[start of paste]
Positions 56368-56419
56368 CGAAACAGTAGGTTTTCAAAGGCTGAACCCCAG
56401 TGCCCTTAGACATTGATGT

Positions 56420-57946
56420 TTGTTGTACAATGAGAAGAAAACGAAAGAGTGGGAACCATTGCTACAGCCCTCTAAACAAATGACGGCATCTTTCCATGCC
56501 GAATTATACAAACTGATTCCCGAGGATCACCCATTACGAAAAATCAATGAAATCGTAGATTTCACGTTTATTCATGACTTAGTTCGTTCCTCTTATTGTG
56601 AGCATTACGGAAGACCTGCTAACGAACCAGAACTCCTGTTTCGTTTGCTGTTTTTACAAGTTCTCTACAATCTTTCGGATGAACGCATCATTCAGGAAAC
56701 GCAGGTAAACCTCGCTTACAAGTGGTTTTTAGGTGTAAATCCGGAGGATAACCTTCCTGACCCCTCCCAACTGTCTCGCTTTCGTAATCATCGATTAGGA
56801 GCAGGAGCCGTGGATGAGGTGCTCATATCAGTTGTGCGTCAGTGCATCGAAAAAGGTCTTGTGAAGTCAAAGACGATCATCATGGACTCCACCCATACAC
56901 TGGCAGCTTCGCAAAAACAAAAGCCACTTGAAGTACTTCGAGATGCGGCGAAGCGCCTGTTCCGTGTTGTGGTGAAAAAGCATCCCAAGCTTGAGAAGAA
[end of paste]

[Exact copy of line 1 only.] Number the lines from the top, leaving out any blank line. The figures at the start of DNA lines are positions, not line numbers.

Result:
Positions 56368-56419